The band formed eight years ago when at University in Dartington, and bass payer Josh Stopford met Joss when they were kids in Devon. Tom explained that keeping the band together had been a struggle – music being such an unreliable career choice – and spoke about why they made the decision to collaborate with Joss for their first big single release.

The main reason, he told me, was his belief that the UK music industry has become increasingly cynical and susceptible to marketing.

‘Radio producers have become scared, and lack the courage to take a risk. No one takes a chance unless they know it will pay off’.

This was a large part of the band’s decision that after eight years producing music on their own, that they would collaborate with Miss Stone. Stone has been a fan of the band for some time, with her support for their music obvious in her decision to sign them to her label, investing her own money in their success.


He also spoke about the fickle nature of the British media, whose current bad reputation makes him wary. ‘The press in the UK can make or break you, or at least make things very difficult. Joss is incredibly popular in Europe and the US, but when she first started out, she was slated by the British papers. She was only about twenty and had been touring in the US and they trashed her for picking up a slight US accent. I think the British attitude can often be negative towards other people’s success, and the industry can be a very cynical place’.

It is this attitude to marketing and the way the industry works drove some of the thinking behind the new release.

‘The new single is meant to be fun. Like any other band, we need to get our name out there and get noticed. We wanted the video to be low key though – we still want to look and sound like us. I love the song, and it was really good fun to make, but it wasn’t intended as anything profound. It’s just fun to dance to!’

This is what I love best about the Bossers – they are unabashedly honest, and it shows in their music. They have just returned from a tour of Germany, and Tom says the tour has injected fresh energy into the band.

‘We played much longer sets on the Germany tour than we do in the UK, which gave us a whole different set up, and more room to be creative. It was brilliant playing where the real focus was just on the music, rather than the marketing. Britain is so saturated with bands – most people here wouldn’t go to a gig unless it was someone they had heard of. People are skint, and they don’t want to spend the cash unless they already know what they’re getting. In Germany the scene is different – the gigs were packed, but it wasn’t people who had heard of us, just people who came because they love music’.

‘We need to reach a wider audience – the live scene is amazing, but you need to get aired and that is what we are hoping to do with this single! Joss has been coming to our gigs for years, so it’s been really great working with her. It’s such an honour to record a track with such a fantastic singer who has performed with some of the greatest musicians of all time such as Solomon Burke, Jeff Beck, Mick Jagger and many more’.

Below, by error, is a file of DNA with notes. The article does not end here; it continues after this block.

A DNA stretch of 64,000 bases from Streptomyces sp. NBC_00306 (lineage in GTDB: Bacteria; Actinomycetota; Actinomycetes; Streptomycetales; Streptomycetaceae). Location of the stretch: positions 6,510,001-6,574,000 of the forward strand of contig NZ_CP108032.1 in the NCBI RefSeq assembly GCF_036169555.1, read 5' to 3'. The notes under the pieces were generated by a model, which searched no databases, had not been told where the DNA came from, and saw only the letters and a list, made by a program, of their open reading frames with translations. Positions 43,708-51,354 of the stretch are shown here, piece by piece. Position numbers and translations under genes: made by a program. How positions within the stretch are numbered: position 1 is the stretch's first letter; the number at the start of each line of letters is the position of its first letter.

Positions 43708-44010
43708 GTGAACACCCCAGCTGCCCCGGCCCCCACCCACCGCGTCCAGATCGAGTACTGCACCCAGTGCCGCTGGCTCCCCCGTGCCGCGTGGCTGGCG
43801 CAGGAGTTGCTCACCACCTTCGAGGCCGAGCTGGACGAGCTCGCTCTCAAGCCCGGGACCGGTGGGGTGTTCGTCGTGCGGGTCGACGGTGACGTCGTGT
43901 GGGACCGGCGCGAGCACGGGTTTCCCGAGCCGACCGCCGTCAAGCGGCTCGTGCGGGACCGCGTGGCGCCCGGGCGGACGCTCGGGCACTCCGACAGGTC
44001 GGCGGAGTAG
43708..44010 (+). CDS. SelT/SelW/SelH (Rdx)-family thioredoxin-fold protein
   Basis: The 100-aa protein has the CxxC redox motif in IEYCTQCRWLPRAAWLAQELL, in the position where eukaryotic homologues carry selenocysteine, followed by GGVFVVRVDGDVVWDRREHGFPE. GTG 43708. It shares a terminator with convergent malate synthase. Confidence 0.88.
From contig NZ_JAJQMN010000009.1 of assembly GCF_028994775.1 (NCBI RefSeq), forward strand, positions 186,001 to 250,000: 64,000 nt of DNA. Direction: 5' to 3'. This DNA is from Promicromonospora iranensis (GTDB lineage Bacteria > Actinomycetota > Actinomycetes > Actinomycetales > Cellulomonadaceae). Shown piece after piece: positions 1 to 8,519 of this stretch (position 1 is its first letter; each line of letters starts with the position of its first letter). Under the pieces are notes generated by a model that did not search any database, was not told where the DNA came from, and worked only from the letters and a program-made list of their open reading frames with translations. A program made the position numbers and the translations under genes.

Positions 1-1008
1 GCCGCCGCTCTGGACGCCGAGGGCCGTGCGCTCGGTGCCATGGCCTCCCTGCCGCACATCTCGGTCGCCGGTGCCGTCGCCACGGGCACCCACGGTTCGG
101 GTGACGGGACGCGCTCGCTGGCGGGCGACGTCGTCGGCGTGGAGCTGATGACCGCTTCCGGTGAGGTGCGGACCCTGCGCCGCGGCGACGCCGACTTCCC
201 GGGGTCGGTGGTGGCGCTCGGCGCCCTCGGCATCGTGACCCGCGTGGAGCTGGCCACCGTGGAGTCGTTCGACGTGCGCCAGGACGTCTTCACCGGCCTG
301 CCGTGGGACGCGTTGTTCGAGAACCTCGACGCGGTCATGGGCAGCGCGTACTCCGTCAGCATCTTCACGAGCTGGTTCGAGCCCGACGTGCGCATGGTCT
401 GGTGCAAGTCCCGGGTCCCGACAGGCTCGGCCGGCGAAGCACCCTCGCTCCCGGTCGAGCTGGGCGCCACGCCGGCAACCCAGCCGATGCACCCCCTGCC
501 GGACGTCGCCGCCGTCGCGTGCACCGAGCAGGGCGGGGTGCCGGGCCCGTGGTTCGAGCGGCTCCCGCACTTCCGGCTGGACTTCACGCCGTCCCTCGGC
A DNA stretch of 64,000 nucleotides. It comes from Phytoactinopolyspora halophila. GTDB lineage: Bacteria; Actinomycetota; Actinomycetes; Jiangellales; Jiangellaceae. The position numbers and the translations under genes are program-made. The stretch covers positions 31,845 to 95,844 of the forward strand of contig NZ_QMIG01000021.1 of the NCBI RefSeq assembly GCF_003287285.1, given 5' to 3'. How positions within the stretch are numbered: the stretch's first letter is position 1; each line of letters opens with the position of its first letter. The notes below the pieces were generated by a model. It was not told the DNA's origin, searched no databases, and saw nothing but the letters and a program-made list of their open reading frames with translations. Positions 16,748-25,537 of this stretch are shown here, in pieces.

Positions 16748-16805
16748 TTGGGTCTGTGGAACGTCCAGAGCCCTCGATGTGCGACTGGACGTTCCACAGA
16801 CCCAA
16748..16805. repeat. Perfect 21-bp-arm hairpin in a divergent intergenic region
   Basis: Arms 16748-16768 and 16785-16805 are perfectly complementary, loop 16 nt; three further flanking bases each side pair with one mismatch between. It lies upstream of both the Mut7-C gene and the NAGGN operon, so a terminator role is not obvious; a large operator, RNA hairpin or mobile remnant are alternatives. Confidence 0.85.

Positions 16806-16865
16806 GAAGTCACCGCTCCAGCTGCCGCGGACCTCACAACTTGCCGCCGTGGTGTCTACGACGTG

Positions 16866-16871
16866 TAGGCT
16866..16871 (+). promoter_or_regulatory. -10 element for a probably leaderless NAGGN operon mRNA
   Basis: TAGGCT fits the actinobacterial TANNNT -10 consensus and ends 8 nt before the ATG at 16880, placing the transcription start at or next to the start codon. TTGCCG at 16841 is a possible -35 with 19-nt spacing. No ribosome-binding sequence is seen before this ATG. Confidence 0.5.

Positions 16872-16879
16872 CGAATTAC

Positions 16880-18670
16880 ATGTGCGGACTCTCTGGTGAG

That’s the great thing about the Bossers. Despite working with such a big name, there is no hint of arrogance to this band, and there is an honest sense of humour and a self-deprecating nature to them. Tom was quick to admit that the single is their biggest opportunity yet and is very excited about the prospect, but is prepared that it may not mean fame and fortune.

‘If it doesn’t work out as planned that’s fine, we’ll just have to wait and see. Not sure what we’ll all do if we aren’t in the band anymore though, we’ve been doing it for so long now!’

The video was filmed at The Plough in Easton, Bristol – a typically low key venue on a Tuesday night. The extras, myself included, were treated to a free shot on the door, and the whole atmosphere of the shoot was just a bunch of fans having a few drinks and watching an intimate gig. There was no sense of enforced fun for the cameras. No one was told to stand or do anything in particular, and there was no proper rehersal Just a warm up set including a few songs by Yes Sir Boss, (including a wicked cover of The Cure’s ‘Close To Me’) and some beautiful singing from Joss Stone, whose live vocals were truly striking. There was also a quick run through of how the video would be shot, mainly to prepare the crowd for front man Matt Sellors’ crowd surfing in a very small space, so he didn’t fall on his ass during the final take.

By the time the shoot began, everyone was suitably hyped up and in the kind of good mood you get when you go to see any great band, and the performance was great. Joss Stone and Matt Sellors goal collaboration sounded great, and despite her and Matt owning the stage for the performance the band and backing were flawless and full of energy as ever.

There’s a tongue in cheek mischief to Yes Sir Boss – a sense of being irritatilgy catchy but knowing it, combined with a genuine talent and passion for the music and the fun of it that make them something unique. It’s an honest sense of fun that is so lacking in main stream music. Accessible to all, but independently and intriguingly rough edged, combined with that typically Bristol sound – ska trumpets and a nod to gypsy – that shows their roots. The new single is full of that same style, offset by Joss’s soulful voice and makes this track one that is bound to attract attention on release.

I urge you to check the rest of the album out. Although the label, and the collaboration with Miss Stone is bound to earn this track publicity, the band has staying power. I’ve always thought so, and this first dip into the mainstream has not changed my mind. They are what they have always been. And that is bloody good fun.

The single is out on April 15th, and Yes Sir Boss will be playing at Thekla on April 27th.

mrs #1